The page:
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Stock Market P/E Now Higher Than Just Prior to the Great Depression

AUG 25, 2018

Price to earnings ratio is one of the most basic valuation tools available to stock market investors. Simply put, it allows you to measure how much you are paying for the ongoing operations and profits of any given public company.

Distill it down to its most basic actionable information based on almost 140 years of back-tested data, and you arrive at two hard-and-fast conclusions:

When the S&P 500 P/E ratio is above 27, it is in territory that is beyond overvalued. It is beyond bubble valuation. It is in a hyper-bubble, and you should be an aggressive seller of stocks.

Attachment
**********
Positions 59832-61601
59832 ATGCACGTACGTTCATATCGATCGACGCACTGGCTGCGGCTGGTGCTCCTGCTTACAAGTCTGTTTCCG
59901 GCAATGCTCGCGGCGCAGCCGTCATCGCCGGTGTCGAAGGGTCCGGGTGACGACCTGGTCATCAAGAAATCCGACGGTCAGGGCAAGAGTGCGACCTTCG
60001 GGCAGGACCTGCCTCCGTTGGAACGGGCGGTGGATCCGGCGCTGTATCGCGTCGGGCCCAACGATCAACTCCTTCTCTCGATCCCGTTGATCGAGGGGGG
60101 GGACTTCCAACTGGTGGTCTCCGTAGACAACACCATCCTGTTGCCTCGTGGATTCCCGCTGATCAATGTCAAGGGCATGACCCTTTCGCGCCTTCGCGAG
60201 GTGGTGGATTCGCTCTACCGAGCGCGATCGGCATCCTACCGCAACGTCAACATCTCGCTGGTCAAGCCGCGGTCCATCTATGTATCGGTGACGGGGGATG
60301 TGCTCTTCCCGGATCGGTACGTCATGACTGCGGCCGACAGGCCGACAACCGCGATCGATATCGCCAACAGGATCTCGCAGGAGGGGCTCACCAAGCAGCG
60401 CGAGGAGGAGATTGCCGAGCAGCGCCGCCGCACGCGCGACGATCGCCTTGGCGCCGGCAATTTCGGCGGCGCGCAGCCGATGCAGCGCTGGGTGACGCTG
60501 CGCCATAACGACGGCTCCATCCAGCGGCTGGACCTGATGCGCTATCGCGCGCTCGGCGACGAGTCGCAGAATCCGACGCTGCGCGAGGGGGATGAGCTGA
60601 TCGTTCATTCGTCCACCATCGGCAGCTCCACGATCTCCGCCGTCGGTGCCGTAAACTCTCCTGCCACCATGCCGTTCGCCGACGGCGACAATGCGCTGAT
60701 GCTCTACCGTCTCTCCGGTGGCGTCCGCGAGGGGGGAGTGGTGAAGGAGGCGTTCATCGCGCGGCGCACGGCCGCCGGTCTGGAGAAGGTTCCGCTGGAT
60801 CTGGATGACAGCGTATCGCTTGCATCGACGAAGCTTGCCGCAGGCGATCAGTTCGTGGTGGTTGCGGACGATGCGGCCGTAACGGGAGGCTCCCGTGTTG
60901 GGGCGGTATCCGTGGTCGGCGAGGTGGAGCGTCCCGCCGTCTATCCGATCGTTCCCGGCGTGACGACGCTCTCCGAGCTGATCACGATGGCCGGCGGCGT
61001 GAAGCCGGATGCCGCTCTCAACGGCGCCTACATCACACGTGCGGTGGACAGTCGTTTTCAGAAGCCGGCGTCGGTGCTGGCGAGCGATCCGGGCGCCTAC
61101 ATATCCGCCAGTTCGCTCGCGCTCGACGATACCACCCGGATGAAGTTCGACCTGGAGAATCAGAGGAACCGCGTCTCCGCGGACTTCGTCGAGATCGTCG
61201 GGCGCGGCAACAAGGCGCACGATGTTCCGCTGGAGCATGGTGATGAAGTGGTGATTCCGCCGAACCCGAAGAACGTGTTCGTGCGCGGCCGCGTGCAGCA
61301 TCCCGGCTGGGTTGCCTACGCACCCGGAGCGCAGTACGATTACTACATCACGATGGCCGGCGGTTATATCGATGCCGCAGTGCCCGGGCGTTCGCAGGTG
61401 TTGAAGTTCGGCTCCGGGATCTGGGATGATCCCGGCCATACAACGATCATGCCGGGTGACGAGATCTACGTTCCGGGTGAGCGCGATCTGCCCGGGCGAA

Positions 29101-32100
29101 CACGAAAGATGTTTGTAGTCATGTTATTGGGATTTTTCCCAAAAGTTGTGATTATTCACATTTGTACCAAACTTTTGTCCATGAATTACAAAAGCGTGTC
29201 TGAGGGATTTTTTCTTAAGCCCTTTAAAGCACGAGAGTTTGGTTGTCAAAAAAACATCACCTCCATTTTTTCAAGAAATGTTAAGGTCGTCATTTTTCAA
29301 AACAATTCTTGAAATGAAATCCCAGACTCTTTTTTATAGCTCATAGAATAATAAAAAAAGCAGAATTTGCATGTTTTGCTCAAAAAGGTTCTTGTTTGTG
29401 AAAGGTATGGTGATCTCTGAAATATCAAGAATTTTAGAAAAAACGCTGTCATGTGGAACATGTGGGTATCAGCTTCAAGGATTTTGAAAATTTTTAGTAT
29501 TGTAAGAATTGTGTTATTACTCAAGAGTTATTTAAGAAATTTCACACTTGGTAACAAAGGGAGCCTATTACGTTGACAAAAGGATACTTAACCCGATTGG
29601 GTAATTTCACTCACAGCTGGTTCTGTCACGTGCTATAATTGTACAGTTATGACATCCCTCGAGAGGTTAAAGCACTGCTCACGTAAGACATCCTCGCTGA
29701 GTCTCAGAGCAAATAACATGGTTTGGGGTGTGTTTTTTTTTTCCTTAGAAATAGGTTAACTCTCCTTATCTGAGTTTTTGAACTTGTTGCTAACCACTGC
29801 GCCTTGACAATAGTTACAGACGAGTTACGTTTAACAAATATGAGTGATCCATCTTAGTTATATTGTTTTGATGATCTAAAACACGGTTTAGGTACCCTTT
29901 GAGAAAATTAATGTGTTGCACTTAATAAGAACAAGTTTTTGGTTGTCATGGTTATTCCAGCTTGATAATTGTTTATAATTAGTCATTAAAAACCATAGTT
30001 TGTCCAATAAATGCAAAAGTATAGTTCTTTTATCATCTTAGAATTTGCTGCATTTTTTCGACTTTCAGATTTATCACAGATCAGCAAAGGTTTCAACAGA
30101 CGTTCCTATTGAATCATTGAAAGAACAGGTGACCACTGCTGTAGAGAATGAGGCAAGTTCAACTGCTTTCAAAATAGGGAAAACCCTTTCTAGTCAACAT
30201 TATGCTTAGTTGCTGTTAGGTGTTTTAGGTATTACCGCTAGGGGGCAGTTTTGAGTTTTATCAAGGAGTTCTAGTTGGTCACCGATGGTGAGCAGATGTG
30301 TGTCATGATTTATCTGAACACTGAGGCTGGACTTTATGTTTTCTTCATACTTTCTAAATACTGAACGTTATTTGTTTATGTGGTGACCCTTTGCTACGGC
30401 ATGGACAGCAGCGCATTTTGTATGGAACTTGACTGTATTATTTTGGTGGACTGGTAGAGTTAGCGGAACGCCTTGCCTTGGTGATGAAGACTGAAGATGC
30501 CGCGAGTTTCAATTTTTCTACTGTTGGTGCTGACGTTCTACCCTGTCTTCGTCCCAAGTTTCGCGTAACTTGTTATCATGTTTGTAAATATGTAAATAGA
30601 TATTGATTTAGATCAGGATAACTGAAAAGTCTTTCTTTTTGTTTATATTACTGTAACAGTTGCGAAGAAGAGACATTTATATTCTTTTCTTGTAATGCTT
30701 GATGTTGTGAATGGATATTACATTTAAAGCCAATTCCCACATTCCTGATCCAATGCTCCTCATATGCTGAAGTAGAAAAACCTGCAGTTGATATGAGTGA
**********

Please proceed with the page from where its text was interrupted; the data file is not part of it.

When the S&P 500 P/E ratio is below 5, you are at rock-bottom undervaluation, and you should be buying stocks aggressively.

Right now? The S&P 500 has a P/E of 33. Higher than the P/E of 32 at the time of the most calamitous crash in stock market history, which precipitated The Great Depression in 1929.

Remember, here at GoldSilver, our goal is to serve and educate our customers about the role precious metals can play in a balanced investment portfolio.

We just happen to find ourselves at a time when every other major market (US and global stocks, bonds, and real estate) are all at all-time overvalued levels, and gold and silver represent tremendous, once (or less)-in-a-generation relative undervaluation, representing enormous upside opportunity and crash protection.